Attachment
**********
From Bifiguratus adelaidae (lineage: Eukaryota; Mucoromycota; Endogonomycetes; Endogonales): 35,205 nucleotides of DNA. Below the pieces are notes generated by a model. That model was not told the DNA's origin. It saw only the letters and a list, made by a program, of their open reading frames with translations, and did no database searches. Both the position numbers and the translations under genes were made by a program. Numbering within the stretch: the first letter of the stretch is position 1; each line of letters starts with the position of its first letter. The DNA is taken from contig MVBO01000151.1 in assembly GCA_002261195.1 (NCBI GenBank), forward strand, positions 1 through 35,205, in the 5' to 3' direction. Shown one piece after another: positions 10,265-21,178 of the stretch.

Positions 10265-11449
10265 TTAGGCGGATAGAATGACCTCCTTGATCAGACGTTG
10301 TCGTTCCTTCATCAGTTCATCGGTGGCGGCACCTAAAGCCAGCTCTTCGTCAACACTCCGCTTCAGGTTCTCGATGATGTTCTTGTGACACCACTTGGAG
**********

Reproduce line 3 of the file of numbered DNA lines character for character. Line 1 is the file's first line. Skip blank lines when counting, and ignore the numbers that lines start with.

10265 TTAGGCGGATAGAATGACCTCCTTGATCAGACGTTG